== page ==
Many of Connecticut’s community college students struggle to persist and complete their studies, and remedial courses are one of the first and most substantial obstacles they face.
This is a problem around the country, which has spurred many individual colleges, college systems, and state legislatures to consider and implement alternatives. One alternative that has gained traction is the corequisite model of remedial education – which places students directly into college-level courses with structured supports to address their remedial needs.
In May of 2021, the Connecticut State Colleges and Universities (CSCU) board of regents voted to approve its Policy on Alignment and Completion of Math and English (ACME). This model, slated to be implemented no later than the Fall 2025 semester, intends to improve curriculum and course delivery for students identified as underprepared in mathematics and English.
The goal of the ACME policy is to increase the number of students completing college-level English and mathematics courses by the end of their first year of college. One key aspect of this policy is replacing non-credit, pre-requisite remedial courses in these two subjects with corequisite courses. Rigorous research from New York shows that corequisite meets and far exceeds this goal, and suggests that CSCU should allocate resources to implement this change without delay.
Nearly ten years ago, my colleagues at the City University of New York and I conducted a randomized controlled trial (RCT) at three community colleges to study the impact of corequisite mathematics. Students assessed as needing remediation were randomly assigned to enroll either in traditional perquisite elementary algebra, or directly into college-level statistics with corequisite peer-led tutoring support.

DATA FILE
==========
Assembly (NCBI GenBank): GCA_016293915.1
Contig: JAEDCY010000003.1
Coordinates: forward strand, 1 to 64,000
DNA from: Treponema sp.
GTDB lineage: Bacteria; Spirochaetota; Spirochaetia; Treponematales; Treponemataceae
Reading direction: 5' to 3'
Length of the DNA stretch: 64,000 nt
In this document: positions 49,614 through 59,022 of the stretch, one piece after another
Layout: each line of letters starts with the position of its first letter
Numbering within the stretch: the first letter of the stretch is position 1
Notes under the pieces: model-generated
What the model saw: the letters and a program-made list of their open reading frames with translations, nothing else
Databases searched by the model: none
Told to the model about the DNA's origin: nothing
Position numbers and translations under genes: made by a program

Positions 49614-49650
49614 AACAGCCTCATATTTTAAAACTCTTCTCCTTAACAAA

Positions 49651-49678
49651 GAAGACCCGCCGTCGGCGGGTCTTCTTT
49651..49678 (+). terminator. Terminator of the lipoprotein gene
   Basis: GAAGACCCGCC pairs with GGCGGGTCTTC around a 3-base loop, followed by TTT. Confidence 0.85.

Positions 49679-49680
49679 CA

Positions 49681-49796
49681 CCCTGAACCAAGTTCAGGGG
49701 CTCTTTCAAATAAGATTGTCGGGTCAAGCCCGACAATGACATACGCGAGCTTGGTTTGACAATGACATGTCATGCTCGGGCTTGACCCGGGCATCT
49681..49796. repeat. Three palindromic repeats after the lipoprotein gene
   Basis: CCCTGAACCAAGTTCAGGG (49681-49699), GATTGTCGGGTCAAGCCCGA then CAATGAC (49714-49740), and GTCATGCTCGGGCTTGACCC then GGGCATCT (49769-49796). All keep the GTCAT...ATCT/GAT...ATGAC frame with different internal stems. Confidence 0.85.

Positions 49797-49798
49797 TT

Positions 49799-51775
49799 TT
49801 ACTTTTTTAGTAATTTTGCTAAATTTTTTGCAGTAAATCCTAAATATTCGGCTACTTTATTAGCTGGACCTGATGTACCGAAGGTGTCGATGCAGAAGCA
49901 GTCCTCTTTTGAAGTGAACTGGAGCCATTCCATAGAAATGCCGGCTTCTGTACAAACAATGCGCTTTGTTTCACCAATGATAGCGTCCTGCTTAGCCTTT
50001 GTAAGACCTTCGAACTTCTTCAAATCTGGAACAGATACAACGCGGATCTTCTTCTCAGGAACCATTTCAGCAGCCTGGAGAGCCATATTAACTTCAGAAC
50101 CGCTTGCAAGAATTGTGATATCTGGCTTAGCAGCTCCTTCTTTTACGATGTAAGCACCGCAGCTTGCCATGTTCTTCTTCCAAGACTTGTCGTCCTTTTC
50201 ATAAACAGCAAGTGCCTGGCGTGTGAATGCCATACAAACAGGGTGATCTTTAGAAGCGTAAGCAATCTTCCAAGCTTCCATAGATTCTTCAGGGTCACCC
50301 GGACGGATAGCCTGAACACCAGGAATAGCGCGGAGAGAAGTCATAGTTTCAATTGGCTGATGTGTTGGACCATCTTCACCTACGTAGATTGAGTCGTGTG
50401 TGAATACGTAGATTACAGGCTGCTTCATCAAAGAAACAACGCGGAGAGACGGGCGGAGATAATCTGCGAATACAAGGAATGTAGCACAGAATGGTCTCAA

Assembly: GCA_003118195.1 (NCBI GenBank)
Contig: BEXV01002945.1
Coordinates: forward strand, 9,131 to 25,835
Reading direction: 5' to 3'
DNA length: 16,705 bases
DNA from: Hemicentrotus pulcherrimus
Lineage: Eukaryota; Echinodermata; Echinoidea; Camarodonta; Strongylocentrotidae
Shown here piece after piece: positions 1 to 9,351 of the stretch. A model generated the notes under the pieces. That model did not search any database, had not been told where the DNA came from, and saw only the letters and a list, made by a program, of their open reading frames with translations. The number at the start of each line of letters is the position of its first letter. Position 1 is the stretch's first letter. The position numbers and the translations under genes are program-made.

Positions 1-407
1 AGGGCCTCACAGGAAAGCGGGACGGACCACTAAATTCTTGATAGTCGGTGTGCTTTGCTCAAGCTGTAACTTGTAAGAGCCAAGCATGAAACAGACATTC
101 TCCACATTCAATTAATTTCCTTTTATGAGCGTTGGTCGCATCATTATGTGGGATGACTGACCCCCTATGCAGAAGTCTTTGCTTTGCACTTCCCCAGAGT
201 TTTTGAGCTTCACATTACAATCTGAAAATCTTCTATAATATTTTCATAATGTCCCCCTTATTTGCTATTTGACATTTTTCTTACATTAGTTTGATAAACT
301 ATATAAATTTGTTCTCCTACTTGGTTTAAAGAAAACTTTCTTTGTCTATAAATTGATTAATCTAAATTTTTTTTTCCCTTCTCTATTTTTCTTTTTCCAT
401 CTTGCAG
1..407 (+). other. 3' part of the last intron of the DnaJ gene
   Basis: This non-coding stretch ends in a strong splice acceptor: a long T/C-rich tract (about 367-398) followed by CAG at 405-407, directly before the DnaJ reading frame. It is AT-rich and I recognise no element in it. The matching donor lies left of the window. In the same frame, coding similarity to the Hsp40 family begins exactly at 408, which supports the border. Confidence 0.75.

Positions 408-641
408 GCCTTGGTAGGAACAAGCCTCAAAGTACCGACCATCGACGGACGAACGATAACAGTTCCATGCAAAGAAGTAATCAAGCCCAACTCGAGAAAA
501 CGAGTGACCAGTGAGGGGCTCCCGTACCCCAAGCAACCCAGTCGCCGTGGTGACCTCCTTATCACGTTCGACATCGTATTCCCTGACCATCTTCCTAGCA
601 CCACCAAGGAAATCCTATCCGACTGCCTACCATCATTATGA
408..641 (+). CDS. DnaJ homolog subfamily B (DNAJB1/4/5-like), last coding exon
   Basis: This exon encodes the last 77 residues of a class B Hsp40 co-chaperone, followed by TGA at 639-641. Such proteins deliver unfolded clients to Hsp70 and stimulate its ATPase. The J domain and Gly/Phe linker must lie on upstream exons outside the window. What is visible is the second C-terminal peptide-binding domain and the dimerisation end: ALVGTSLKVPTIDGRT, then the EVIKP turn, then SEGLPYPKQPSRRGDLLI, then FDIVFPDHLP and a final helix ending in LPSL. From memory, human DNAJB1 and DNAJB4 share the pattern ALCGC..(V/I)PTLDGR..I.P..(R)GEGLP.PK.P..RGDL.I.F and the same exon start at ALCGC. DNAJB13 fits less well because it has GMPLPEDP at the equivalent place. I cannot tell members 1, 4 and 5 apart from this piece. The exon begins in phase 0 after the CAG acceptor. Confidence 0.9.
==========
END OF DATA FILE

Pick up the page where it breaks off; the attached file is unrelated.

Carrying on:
The U.S. Department of Education’s What Works Clearinghouse gave the study its highest rating for RCT research. Our initial results proved that, by the end of their first year, students assigned to corequisite mathematics completed college-level math at far higher rates. We also showed that the corequisite program benefitted students with varying levels of prior mathematics achievement.
But the benefits did not end there. Our three-year follow-up analysis showed that students assigned to the corequisite program completed associate’s degrees at rates 50 percent higher than did those assigned to traditional remediation. We also demonstrated that corequisite mathematics, if broadly applied, could help close achievement gaps for Black and Latinx students.
Proponents of the status-quo version of remediation have continued to move the goalposts, arguing that longer-term impacts of corequisite would not materialize. Our seven-year follow-up – which CSCU’s ACME advisory board cites in support of its policy – now shows those benefits. Students assigned to college-level statistics with corequisite support were twice as likely to complete their bachelor’s degree within five years. Students in the corequisite program also earned more money – about $4,000 more each year – when measured five, six, and seven years following the intervention.
Randomized controlled trials are the most rigorous way for social scientists to determine causality; if a RCT yields significant results, you can be confident that the intervention is the cause. But well-executed RCTs are rare, and long-term follow-up studies almost never occur. My colleagues and I made this effort to make clear the lasting benefits of changing the way community colleges approach developmental education. While our RCT focused on mathematics, other such studies have shown similar short-term benefits with corequisite English, and statewide evidence from Tennessee shows positive impacts when taking corequisite approaches to scale.
CSCU’s ACME policy calls for a faculty-led process for making the shift away from prerequisite remediation. But faculty at some CSCU colleges have felt excluded from the implementation process. If the shift is to be successful, faculty must be fully engaged and fairly compensated for the time they invest.
I sincerely urge CSCU to invest time and resources in this effort. For their part, faculty must also facilitate this change, and the sooner the better. The evidence shows how much is lost by continuing with an approach that clearly harms student success in college and beyond.
Daniel Douglas is an Instructor of Sociology and Director of Social Science Research at Trinity College. He is also a member of the Connecticut Chapter of the Scholars Strategy Network.